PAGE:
Are you a cereal lover? If so, we don’t blame you! After all, it’s the perfect way to start your day and get a healthy dose. But did you know that most traditional cereals are packed with hidden gluten and other additives? Even if they seem like they’re safe for people with dietary restrictions, that isn’t always the case. To help you find tasty and safe brands of regular cereal, we’ve compiled a list of the best gluten-free and corn flakes gluten free alternatives out there. Whether you prefer oatmeal or another type of cereal, these products are sure to please your palate!
People with gluten intolerance must be careful about what they eat. That’s because most products that contain wheat also contain gluten, and gluten has been linked to numerous medical conditions.
Cereal is one of the staples of a healthy diet. Even though many types of cereal are made from wheat, you can still find plenty of varieties that are free from this type of grain. In fact, you can find plenty of non-gluten versions of your favorite breakfast cereals. Some brands even produce special gluten-free versions of their traditional recipes.
However, there are a lot of different kinds of corn flakes on the market, and not all of them are suitable for people with gluten intolerance. If you need to avoid gluten when eating corn flakes, here’s how you can identify which brands are safe and which ones aren’t.
Is Corn Flakes Gluten free?
The food industry must be careful when making foods that are gluten-free because there are people who have a medical condition or are gluten-sensitive. For example, the fourth ingredient of Kellogg’s Corn Flakes breakfast cereal, a breakfast staple year-round, is “malt flavoring.”
Unfortunately, Kellogg’s Corn Flakes contains gluten because of malt flavoring, which is derived from barley. Therefore, celiac disease or gluten intolerance patients should avoid it. Although corn flakes are inherently gluten-free, most standard corn flakes are flavored and sweetened with gluten. If you follow a gluten-free diet and eat corn, be sure to read all labels to ensure that your corn flakes are gluten-free.
Many cereal manufacturers frequently add gluten-containing ingredients during production, such as barley malt sweetener. Because of that, we’re going to examine a cereal category that you’ve probably been consuming for years without knowing it contains gluten.
We’ll examine corn flakes to determine if they are gluten-free, learn what they are made of, and identify some good brands to buy when we go shopping again.
What are Corn Flakes?
Flakes of white corn are roasted before being mixed with salt, sugar, nuts, colors, and flavoring to make this popular cold cereal. Various recipes are devised to suit the needs of different consumers. Manufacturing facilities require five stages: pre-drying, flaking, roasting, and chilling are hydrothermal treatment.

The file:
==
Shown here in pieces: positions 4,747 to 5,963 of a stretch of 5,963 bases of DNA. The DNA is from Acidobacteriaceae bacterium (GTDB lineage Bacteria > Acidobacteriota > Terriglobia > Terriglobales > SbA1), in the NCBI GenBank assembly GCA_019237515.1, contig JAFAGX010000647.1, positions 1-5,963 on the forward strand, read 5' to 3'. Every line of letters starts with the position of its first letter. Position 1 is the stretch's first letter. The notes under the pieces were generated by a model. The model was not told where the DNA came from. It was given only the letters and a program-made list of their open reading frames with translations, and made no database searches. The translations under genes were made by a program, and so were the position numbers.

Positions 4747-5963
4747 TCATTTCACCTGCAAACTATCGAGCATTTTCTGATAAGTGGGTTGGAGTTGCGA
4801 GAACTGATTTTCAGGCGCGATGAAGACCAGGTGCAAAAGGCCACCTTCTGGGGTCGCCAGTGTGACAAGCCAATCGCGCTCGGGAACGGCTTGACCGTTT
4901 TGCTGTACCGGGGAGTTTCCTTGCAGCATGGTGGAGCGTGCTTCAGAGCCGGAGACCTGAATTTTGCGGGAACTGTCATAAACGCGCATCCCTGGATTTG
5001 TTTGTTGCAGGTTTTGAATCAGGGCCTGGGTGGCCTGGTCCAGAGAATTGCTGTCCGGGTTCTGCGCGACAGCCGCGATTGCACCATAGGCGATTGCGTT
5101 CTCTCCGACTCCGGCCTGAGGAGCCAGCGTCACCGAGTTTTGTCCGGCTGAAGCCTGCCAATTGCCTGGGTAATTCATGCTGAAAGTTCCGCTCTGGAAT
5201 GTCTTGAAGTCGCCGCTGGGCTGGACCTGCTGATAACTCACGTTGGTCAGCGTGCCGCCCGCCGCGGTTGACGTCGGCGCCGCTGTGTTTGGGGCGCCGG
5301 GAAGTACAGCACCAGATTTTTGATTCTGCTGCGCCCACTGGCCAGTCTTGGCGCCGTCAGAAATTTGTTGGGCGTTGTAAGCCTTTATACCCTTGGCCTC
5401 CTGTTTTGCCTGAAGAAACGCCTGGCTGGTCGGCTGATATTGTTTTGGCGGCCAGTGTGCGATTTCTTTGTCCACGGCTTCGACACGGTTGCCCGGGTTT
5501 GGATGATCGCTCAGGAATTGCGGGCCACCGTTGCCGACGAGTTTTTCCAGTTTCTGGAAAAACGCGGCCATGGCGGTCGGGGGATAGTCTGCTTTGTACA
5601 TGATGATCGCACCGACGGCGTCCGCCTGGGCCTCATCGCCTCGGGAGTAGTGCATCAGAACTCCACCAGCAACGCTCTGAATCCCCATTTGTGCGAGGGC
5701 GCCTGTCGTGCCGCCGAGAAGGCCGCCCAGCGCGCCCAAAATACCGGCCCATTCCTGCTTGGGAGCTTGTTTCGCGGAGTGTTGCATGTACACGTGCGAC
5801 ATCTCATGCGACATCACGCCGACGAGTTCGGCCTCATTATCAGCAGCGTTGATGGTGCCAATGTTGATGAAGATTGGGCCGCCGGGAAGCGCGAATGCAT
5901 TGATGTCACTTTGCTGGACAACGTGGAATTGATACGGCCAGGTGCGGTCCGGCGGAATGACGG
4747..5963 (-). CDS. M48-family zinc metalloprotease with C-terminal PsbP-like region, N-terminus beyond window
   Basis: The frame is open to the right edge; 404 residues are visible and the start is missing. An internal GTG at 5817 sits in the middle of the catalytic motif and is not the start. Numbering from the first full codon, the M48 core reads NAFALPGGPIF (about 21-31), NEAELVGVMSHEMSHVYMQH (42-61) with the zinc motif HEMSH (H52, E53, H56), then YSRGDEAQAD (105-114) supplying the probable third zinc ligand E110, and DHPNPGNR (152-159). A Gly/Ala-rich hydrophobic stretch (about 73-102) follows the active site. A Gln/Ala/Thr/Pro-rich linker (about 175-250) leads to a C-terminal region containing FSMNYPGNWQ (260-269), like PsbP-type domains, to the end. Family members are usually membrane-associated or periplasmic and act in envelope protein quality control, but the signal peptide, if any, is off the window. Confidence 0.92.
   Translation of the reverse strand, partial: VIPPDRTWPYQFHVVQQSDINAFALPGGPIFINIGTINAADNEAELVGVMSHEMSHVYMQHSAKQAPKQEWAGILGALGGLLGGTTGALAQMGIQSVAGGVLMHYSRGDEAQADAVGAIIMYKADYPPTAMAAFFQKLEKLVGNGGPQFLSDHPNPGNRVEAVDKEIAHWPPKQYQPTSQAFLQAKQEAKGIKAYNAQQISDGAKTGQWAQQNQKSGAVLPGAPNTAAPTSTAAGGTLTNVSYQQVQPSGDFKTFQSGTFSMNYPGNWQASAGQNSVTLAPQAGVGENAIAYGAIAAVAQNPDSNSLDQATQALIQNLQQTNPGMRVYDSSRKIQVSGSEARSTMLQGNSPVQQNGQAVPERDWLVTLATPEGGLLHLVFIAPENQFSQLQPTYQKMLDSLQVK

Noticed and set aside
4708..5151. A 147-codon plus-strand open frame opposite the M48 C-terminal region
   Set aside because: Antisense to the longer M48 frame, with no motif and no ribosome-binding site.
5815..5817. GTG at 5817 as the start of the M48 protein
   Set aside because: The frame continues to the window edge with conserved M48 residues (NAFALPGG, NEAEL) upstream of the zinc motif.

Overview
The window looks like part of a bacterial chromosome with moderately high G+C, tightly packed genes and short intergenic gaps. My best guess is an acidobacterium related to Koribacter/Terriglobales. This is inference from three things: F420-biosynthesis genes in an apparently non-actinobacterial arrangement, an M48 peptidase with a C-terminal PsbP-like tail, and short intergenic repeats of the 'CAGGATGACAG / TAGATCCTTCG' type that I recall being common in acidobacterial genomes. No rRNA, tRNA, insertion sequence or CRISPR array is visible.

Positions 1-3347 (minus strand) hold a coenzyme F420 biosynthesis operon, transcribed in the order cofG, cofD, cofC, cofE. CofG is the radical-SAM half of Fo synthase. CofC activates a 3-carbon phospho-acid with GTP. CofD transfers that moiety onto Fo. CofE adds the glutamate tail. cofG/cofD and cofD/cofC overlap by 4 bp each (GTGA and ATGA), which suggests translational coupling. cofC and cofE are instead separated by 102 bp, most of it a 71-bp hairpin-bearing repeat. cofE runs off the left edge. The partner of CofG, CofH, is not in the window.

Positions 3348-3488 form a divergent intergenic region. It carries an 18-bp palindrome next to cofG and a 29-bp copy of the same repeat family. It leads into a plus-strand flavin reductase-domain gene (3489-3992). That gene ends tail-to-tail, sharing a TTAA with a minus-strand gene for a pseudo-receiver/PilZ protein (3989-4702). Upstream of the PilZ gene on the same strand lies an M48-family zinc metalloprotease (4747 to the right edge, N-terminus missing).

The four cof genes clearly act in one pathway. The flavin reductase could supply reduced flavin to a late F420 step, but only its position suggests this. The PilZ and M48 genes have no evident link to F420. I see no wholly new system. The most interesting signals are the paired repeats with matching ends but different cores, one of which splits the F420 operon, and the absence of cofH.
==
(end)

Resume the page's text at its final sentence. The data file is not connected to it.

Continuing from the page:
A roller miller is used to make the grits more flexible after they have been steamed and turned in a cooker to ensure even cooking. The grits are dried with a vertical air flow prior to rolling into flakes. Afterwards, they are cooled on a conveyor belt to finish the process. The corn flakes are roasted and then coated with extra ingredients to give them a crunchy texture. You can also find out more about how corn flakes are made here. Other flavors, such as almonds, chocolate, seasonings, fruit, and so on, are also offered.
What is Gluten?
Gluten is the protein which is mostly available in wheat products. Wheat, barley, Kamut, spelled, farro, durum, bulgur, and semolina are all wheat products in which gluten acts as a “glue” to bind the grains together.
It is difficult to remove gluten from grains naturally containing it. There is no way to make a grain gluten-free if it contains gluten.
Are there gluten free Corn Flakes?
Even though corn flakes are gluten-free, many are not. Unfortunately, some contain gluten-based flavoring or sweeteners. It is also possible to become contaminated if made in a facility that prepares wheat-containing meals. Malt as well as barley are the most frequently dangerous materials. Look for malt-flavored malted milk, malted syrup, malt vinegar, malt extract, and malted barley flour in the recipe. Gluten-free foods are certified by the Gluten-Free Certification Organization (GFCO). Look for the logo on the box to make sure your meal is gluten-free.
It’s also important to look for labels that say, “may contain trace amounts of gluten.” According to FDA standards, if a product is labeled gluten-free, it has been tested and confirmed to have less than 20ppm of gluten.
Although traditional Kellogg’s corn flakes are wheat-free, they may cause gluten sensitivity in certain people because they contain barley. Kellogg’s has no gluten-free cornflake option available in the United States currently. However, the company says that it may provide further gluten-free options in the future. Gluten-free cornflakes are already available in Australia.
Are Corn Flakes safe for celiac people?
The delicious, golden corn flakes in their packets look and taste exactly like the gluten-free version. Although Kellogg’s Corn Flakes include malt flavoring produced from barley, they are not recommended for individuals with celiac disease or gluten sensitivity. Kellogg’s isn’t the only brand of corn flakes available. There are a lot of options available of corn flakes brands in the market which are gluten-free and suitable for people living with celiac disease.